See how I just made it very safe or at least much more safe for Cindy, to tell me the truth versus showing up at her cubicle her doors and what to think of how I found the meeting. This is what proactive, Highly Effective People, not just leaders, but individual contributors. This is what they do. This is the rebel HR podcast. If you're a professional looking for innovative, thought provoking information in the world of human resources, this is the right podcast for you. All right, Rebel HR listeners. I am extremely excited for you to join us today we have Todd Davis, the chief people officer and executive vice president of a organization that I'm sure all of you have heard of in that is Franklin Covey. Todd Davis is the author of Franklin Covey's book get better 15 proven practices to build effective relationships at work, which debuted at number four on the Wall Street Journal bestseller list. Davis has over 30 years of experience in human resources, talent development, executive recruiting, sales and marketing. He's been with Franklin Covey for over 20 years, currently serves as the chief people officer and executive vice president responsible for global talent development in over 40 offices reaching 160 countries. Welcome to the show, Todd. Thank you, Kyle, I appreciate the opportunity to be here. Well, I am so pumped and we were talking a little bit earlier but I'm a huge nerd and Franklin Covey content has been something that has really resonated with me and helped shape my career. So, so excited that our listeners are going to have an opportunity to to hear directly from you. And talk a little bit about your your book as well as your your journey in HR. Well, if that makes you a nerd, it makes me the king of the Nerds because I've been you mentioned over 20 years I've actually been with Franklin Covey for 25 years now going on my 25th year and and I'm extremely passionate about our organization and what we do so So join me in the nerd club, long shoe. And nerds unite a you know, it's I'm at the point in my life now where I just own it. And that's me. being cool is not a thing that, that I really strive for it. And my kids will tell you, I'll never get there. So I might as well just give up. Good advice. Yeah, yeah. Well, I, again, I'm just so excited to be here today. For our listeners. Why don't you just kind of tell us a little bit about your journey through HR? How did you get where you are today? You bet. So I never, I never had, quite frankly an interest or a goal of even being an HR I was I worked for I worked in the medical industry for several years. And I worked in their training division where I would do internal training. And, and one day a the woman who is in charge of what they call professional staffing, it was actually a separate department from HR, where they hired, recruited and hired all the physicians and the physician assistants and all that she had gone through in my training since she said I think you'd be a great recruiter. And I'm embarrassed to tell you, Kyle I, I of course do what recruiting was. I didn't know that that's how people made a living. I just there was a role as a recruiter, that's how naive I was. She said I think you'd be a great recruiter for our company. And so I went down and met with her and her professional staffing team and long story short, became a recruiter, a physician recruiter for a number of years, 10 years to be exact. And again, we still weren't part of the HR department physician recruitment was separate was kind of a sales job more than anything because you were selling physicians and their and their spouses or partners to to relocate out here out west Ryan Wright live. And so I did that for 10 years. And then I came across the covey Leadership Center I was I read the Seven Habits of Highly Effective People shortly after it was published. And some friends asked me to join their small human resource outsourcing firm. And again, I said, Well, I don't know much about HR, but I've recruited for 10 years, and that's what they wanted. So we had an outsourcing firm. We had an attorney that handled you know, legal issues, employee relations, we had a benefits specialist. I was the recruiter and so we did contract work for organizations all up and down what's called the Wasatch Front an area a geography that I live in, and covey Leadership Center, which was now Franklin Covey was one of our clients. And so I did recruiting for cubby Leadership Center. And I'm going to put you to sleep here but I'm almost finished. recruiting for them finding their what we call client partners, their account executives and their delivery consultants that deliver a training. And one day they approached me I was with this, you know, firm that I'd started with my friends and they said, Hey, we'd like to bring recruiting in house, would you be interested? So I came in and was their recruiter, and, and then spent several years of my career in different departments, I went back to training and help develop some of their flagship programs as the project leader for seven habits and for the four Disciplines of Execution and other of their training. And about 16 years ago, the CEO, and our president came to me and said, We'd like you to consider being the, the head of people, the chief people officer. I said, Well, that's great. I don't have any HR experience. Know that we think you have the people experience. And so anyway, like I say that with all humility, but long story short, for the last 1516 years, I've been in this role, as you said, up front as chief people officer and Executive Vice President and fortunately have an excellent team who do have tons of HR experience and know the nuts and bolts and so they, they do all the work and I get all the credit. There you go. That's it. That's a true HR practitioner, right there. Is all the work. Sorry, that was a little longer than I'd anticipated. That's awesome. No, I love the HR origin story. And it's almost it's it's always one or two things. It's either that I never wanted to be in HR. It just it found me or it's the people who are like, I love it. I love people. I just always wanted to be an HR and yeah, I'm in your camp. I'm I. I didn't even know what HR was until I got offered the HR job. And then I'm like, Oh, I get it. I grew up with your grandfather probably. You know, HR was the was the policy wonks were the policy wonks, HR was the, you know, necessary, evil or not evil, necessarily, but just just the necessary division that companies had to have. And I had always been in a sales role or a marketing role or a deliverable. I didn't really have any interest in doing that. And but as I became more familiar with Franklin Covey, and what partnership, the HR department, we don't even call it HR, we call it people services. What what a partnership they can have with helping move the organization forward. That's when I got interested in and understanding that really, it's, it's less about, well, well, certainly you have to oversee the benefits and the no market analysis of compensation, all that it's more about serving as the quarterback, if you will, for the culture. So that's when it gets really interesting, at least for me. I'm with you. 100%. And, you know, I was very fortunate to I joined an organization that that was the, that was the premise, HR was I kind of call it HR was the cheerleader, they were the ones that carried the brand and kept people engaged and got people excited about work. And then I've been in those organizations where it certainly was not the cheerleader, and it was the policy police and I prefer the cheerleader over the over the policy, please. 100%. And it's funny to us that you use the term evil. But I do think I mean, there are that is some people's perception of HR. I mean, that that is that is the reality in some organizations, unfortunately, that you know, HR is the, the principal's office or the or the bad guy now, which I think just makes your, your book and your message and the work that your organization does all that more important in order to have an effective HR function. Well, thank you, I would agree. Yeah, so I want to I want to kind of dive into it a little bit. And for anybody who, who hasn't checked it out, check out the book, it's get better by Todd Davis, if you Google it, you'll be able to find it. But there is so much good stuff in here. And I think the thing that speaks to me the most about the book is the stories that are included, and one of them that really spoke to me. It is something that came out of the speed of trust, which is another book that that once that's in my office, and I grab it every once in a while, because there's there's stuff in there to keep me focused. But I remember distinctly The first time I read the term character and competence. And, you know, I read it once and I thought, Oh, that's good. And then I read it like 60 more times like so I could get it right. And then and then I just, it's been foundational as I've gone through change management and all sorts of, you know, different challenges. 2020 is a great example that your character and competence is tested in many different aspects. So can we dive into that a little Bit? Absolutely, yeah, this set the book that you're afraid to get better 15 proven practices to build effective relationships at work. These are Simon and Schuster, who's the publisher who also published the seven habits, they they, along with us had this idea that I should be pretty cool to have the chief people officer of the people company, so to speak, you know, write a book about, about their experiences using Franklin Covey's principles and practices and paradigms that we teach. So each one of these practices, these aren't new principles that I, you know, discovered or came up with, but it's using our content that which many readers are familiar with from seven habits or speed of trust, that using them through the lens of the person or people who are in charge of their relationships at work, where the you know, what really makes all the difference. And so, to your reference, you know, practice number three of the 15 practices is called behavior, weigh the credibility, behavior, weight to credibility. And as you cited, Kyle, credibility, when you think of the most credible person, you know, if I ask all of the listeners right now, think about someone who's extremely credible in your mind. Okay, so you've got somebody in your mind, think about all of the reasons why her name or his name popped into your mind. And every one of those reasons, I promise, you fall into one of two buckets, that's either their character, or their competence. And to be truly credible, you got to have both. And I've met people, and maybe I've been guilty of this myself, where I think, oh, a whole bunch of, of one bucket will make up for a lack of the other. But to be truly credible, you've got to have a significant amount of both character. And competence, and character are things like, you know, these people you're thinking of, certainly they're honest, they're trustworthy, they do what they say they're going to do. But they also are collaborative, they also are engaging, they also are mindful of everyone on the team, those are those are things that are both now you could argue those are both competencies and character, but they tend to fall in love with the character bucket. And then the competency bucket is, you know, if I'm a salesperson, I know how to sell I'm skilled at the sales process. Or if I'm a developer in our innovations department, I know how to create content, I know how to understand how participants learn. And so you got to have both, and here's the big thing, behave your way to credibility is the title of the practice, because you and I, we don't get to decide when someone should see us as credible, unfortunately, that you say, Hey, I'm credible, and you need to see that way. But what we can do is behave our way over and over again, until we in fact, become trustworthy or seen as trustworthy and seen as credible. And so it's, it's a, it's a practice of patience. Because we may know we're credible, we may know I've got everything it takes to do this. But again, it's through my actions and through time, that that I am seen by others as credible, by the way I behave. Yeah. And you mentioned, you know, if you think about somebody who you think is credible, you know, I'm sure everybody has has somebody that pops into their head, or have somebody that pops into their head that isn't credible. Mm hmm. And and if you really deep dive it, it's because one of those two things isn't there. You're exactly right, I was we were talking about and I'll be I'll be confidential here, but we're talking about an employee that I work with here at Franklin Covey. And this person is incredibly gifted talent gifted and talented person, incredibly talented. And they are there, they're, I think I can say this, because we have a lot of them. They're a graphic designer. And they're, they're wildly talented. And they are so difficult to work with. That we you feel like you're walking on eggshells, anytime you need help from them or need to work with him on a project. And, and this person is probably the most talented, graphic designer, I've worked with him in many years of my experience. But yet, the pain of the dance you have to do with this person is really holding them back. And it makes me sad, because I think the places they could go and the contributions they could make, and they're making some contributions, but it would be magnified, you know, 100 times if they they could improve in this other area of and really this kind of a character issue. So it's Yeah, you're right, along with thinking about people who are extremely credible. Think about those who are and what is it that holding them back? Absolutely. And I'll reflect on I mean, I remember early in my career, that you know, I just always kind of I at one point, I had the attitude fake it till you make it. Right. You know, just just be gregarious and charming and be nice and you know, you'll, you'll figure out the rest Rest of this stuff along the way that that was, you know, early in my career kind of how I had to stumble through figuring out how to do HR when I didn't even know what it was before. That's kind of what I had to do. But it was, it didn't take long to figure out, wow, I better go back. And to borrow another phrase sharpen my saw in the in the aspect of the job that I need to do so that I can understand the technical aspects of this job, or my winning personality won't get me very far. Mm hmm. Good point, you got to pay the price. Yeah, yeah. And sometimes I think that's, that can be a challenge that I've had with employees is explaining that, you know, just just because you're the nicest person in the room doesn't mean that you don't have to put in, you know, the the effort to become the subject matter expert or, or, you know, the best at what you need to do. You know, smiling and laughing it off doesn't necessarily work every time you're in the boardroom. Exactly. And like I mentioned earlier with this talented person, you can be the expert in the room, you can be the one that has shear, he has paid the price, they know it inside and out. And you're a jerk to work with. And that's equally as you know, hindering to your career. Absolutely, yeah. And I just think I, I just reflect on my years in employee relations and and in my, my sector is manufacturing. And the the challenge, when one of those two things is not there is I can trace a lot of the employee relations issues back to one of those two things. No, it's a great point, you know, a question that I have when I've been coaching others and coaching myself, is that I that I that has really uncovered and helped a lot of people, is to have them actually go through an exercise by themselves and just write down answer the question, what is it like to work with me? What would people you know, pick a couple of different people on your team, and just write out to yourself, you don't even have to share it with anybody? What would Susan or what would Cindy what would Aaron say it's like to work with me, and go ahead and write it out and really think you know, force yourself to put yourself in their, in their shoes in their mindset. And that's really been helpful for some people I know who are good people, but they're just not very self aware, as far as the the lack of collaboration they sometimes have. So it's a that's a recommendation I would share with with your listeners is just think about that. And more than Think about it, write it out, what what would people say it's like to work with you. I love that. And I'm a little bit nervous to ask my team that. I definitely need to do that. Because I think it might be maybe you'll want to revert it and say, just tell me why do you love working with me? So that's kind of leading the witness there. Yeah, I don't think that yeah, that probably wouldn't, wouldn't pass the smell test my team but and knowing my team, I think they would they would be brutally honest. Either way. Well, if they care about you, they would that's that's what I remind people is that those who are transparent with you, they really they want to see you get better and so and so don't mistake the transparency for for meanness or not caring, in fact, they care enough to go out on a limb and be a little courageous there. Yeah, I love that. Yeah, it. It's like the old. The old adage, if you ever played team sports, and your coach says, you know, if I'm yelling at you, I care. When I stop yelling, then that means that it's over. Anyone who knows me would laugh right now if they were listening to this because I am the most non athletic person you've ever met. So when my coach was yelling at me, it was because he was thinking, why are you even playing this not talented in this field.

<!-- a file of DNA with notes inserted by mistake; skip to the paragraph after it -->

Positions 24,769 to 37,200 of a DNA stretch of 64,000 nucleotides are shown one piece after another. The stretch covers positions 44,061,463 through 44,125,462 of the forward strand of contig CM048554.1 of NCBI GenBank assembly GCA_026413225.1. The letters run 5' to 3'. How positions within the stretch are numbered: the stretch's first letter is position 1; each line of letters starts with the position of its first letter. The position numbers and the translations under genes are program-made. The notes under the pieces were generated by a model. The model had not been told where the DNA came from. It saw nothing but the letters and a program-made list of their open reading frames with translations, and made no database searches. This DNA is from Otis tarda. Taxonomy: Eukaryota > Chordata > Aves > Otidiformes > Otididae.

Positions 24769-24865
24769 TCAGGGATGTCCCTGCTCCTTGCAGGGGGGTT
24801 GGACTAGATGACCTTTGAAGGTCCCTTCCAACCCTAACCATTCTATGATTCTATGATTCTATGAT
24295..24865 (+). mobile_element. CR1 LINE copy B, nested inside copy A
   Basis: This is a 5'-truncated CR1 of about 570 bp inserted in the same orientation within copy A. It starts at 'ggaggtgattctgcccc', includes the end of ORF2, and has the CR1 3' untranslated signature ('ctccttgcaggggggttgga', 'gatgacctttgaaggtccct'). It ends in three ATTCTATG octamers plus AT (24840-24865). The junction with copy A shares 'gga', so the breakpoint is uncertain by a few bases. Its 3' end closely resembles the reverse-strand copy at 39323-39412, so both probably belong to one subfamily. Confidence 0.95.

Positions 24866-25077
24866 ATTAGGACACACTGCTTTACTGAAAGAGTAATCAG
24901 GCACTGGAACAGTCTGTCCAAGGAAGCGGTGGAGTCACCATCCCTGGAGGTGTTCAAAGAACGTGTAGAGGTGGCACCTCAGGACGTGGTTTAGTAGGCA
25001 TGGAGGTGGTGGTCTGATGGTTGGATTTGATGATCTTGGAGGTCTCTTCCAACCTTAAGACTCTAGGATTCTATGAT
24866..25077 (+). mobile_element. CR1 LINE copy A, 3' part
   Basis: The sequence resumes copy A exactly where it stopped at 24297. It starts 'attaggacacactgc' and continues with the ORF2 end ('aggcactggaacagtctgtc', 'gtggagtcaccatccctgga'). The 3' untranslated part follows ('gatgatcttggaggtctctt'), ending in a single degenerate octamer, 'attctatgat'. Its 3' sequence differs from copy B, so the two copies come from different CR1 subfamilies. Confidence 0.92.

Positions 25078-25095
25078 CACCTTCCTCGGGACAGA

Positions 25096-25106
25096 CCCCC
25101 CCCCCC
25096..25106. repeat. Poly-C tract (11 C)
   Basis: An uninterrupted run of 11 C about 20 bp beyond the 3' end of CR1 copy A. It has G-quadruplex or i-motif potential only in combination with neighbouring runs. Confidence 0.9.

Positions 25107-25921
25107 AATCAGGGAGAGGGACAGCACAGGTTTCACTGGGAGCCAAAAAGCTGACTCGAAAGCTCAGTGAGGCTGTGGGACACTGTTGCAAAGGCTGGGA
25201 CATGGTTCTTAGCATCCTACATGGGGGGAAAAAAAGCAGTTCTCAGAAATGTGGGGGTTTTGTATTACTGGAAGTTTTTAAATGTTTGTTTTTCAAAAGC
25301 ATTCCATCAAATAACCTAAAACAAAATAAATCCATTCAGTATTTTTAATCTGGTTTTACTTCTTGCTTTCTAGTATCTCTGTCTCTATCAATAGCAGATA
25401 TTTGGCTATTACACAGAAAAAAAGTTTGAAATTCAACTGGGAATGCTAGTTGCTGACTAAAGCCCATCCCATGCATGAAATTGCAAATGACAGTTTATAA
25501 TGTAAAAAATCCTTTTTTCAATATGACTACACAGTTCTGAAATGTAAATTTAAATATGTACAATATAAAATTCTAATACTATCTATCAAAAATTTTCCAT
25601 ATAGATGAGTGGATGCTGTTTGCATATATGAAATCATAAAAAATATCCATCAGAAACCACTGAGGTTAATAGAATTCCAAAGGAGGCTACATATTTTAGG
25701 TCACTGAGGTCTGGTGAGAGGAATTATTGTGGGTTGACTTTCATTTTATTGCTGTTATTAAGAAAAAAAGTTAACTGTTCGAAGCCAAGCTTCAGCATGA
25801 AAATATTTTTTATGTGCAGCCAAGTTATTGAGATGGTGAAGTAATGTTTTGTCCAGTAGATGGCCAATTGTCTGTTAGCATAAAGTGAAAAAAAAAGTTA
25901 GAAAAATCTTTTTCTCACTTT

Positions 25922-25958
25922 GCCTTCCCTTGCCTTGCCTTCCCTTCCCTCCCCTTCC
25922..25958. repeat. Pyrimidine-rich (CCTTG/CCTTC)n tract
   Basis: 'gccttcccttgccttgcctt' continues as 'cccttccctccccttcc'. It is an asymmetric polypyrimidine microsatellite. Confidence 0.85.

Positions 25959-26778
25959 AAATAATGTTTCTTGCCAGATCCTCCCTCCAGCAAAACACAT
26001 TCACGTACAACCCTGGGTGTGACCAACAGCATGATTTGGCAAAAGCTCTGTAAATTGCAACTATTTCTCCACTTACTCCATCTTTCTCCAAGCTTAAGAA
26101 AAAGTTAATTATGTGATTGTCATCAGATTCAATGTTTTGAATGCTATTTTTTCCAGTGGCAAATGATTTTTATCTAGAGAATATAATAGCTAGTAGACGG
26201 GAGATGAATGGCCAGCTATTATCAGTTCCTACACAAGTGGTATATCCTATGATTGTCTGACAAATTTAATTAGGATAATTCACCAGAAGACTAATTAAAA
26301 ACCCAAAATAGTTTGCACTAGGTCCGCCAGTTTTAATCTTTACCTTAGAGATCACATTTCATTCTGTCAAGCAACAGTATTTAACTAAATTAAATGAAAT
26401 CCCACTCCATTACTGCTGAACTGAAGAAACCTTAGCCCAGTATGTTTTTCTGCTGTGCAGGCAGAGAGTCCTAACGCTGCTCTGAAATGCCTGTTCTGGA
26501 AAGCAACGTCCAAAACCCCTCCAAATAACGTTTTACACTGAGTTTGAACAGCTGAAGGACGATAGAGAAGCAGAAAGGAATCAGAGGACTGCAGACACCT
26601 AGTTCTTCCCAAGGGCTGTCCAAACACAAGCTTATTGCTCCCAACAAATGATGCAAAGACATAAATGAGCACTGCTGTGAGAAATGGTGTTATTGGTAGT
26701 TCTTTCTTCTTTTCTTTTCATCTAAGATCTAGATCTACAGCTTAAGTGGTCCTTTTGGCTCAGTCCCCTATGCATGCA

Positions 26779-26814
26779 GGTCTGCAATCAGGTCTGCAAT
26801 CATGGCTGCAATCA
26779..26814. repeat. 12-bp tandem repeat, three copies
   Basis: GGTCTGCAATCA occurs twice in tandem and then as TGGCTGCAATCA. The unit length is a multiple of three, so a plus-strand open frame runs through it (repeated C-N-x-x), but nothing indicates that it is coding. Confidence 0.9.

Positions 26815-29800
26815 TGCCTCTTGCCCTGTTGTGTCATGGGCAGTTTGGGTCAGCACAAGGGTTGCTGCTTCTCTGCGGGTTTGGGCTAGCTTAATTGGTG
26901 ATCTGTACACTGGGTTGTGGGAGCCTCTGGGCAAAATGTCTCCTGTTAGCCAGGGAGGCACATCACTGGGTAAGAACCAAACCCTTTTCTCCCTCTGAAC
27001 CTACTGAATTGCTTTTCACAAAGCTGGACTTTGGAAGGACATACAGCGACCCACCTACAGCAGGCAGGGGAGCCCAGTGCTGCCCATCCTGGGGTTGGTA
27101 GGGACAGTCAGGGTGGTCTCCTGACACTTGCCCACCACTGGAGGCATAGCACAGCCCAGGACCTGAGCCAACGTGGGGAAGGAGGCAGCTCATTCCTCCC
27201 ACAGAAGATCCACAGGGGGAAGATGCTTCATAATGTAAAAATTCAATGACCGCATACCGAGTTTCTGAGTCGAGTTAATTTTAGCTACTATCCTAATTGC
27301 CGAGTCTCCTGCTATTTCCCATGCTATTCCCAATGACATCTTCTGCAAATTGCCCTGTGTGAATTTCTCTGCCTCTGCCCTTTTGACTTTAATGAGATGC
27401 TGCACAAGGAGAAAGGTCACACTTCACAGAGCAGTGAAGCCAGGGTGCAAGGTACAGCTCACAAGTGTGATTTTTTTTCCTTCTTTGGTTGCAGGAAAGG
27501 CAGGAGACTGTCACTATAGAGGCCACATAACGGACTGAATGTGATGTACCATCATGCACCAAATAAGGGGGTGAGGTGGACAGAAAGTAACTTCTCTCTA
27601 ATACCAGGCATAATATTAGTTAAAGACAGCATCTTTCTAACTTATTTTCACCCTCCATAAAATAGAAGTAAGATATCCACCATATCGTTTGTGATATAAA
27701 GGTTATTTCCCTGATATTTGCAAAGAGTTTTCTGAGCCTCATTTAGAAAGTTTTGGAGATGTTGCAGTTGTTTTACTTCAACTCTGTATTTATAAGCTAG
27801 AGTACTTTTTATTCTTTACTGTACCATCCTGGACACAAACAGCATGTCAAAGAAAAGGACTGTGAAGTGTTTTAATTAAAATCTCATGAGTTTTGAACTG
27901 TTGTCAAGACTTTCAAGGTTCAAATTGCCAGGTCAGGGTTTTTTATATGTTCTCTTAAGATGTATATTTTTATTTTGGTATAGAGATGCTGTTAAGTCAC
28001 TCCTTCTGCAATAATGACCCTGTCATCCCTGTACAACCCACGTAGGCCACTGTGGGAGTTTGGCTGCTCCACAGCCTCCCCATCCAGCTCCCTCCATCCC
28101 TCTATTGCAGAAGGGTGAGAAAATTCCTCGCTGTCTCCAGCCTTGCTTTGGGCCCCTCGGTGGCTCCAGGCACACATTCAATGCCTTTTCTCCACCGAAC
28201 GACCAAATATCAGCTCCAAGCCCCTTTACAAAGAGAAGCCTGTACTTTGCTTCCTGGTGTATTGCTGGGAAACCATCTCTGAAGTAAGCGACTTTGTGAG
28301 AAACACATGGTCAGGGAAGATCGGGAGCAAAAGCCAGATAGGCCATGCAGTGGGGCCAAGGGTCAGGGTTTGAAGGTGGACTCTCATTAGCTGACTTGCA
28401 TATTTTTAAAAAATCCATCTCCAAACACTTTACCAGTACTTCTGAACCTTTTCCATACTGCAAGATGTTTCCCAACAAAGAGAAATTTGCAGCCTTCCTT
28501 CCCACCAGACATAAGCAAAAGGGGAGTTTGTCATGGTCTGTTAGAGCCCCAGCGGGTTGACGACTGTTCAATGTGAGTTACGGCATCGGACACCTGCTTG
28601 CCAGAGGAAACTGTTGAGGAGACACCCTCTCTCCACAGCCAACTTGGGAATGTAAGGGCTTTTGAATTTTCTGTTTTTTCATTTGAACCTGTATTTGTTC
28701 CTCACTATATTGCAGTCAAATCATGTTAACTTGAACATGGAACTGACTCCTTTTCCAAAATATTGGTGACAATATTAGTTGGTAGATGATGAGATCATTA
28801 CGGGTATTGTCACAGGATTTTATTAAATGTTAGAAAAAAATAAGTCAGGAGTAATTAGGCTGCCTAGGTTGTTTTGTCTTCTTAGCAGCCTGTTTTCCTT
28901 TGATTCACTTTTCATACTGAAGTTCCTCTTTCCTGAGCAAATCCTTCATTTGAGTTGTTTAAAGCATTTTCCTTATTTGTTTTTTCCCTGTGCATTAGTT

Kyle Roed: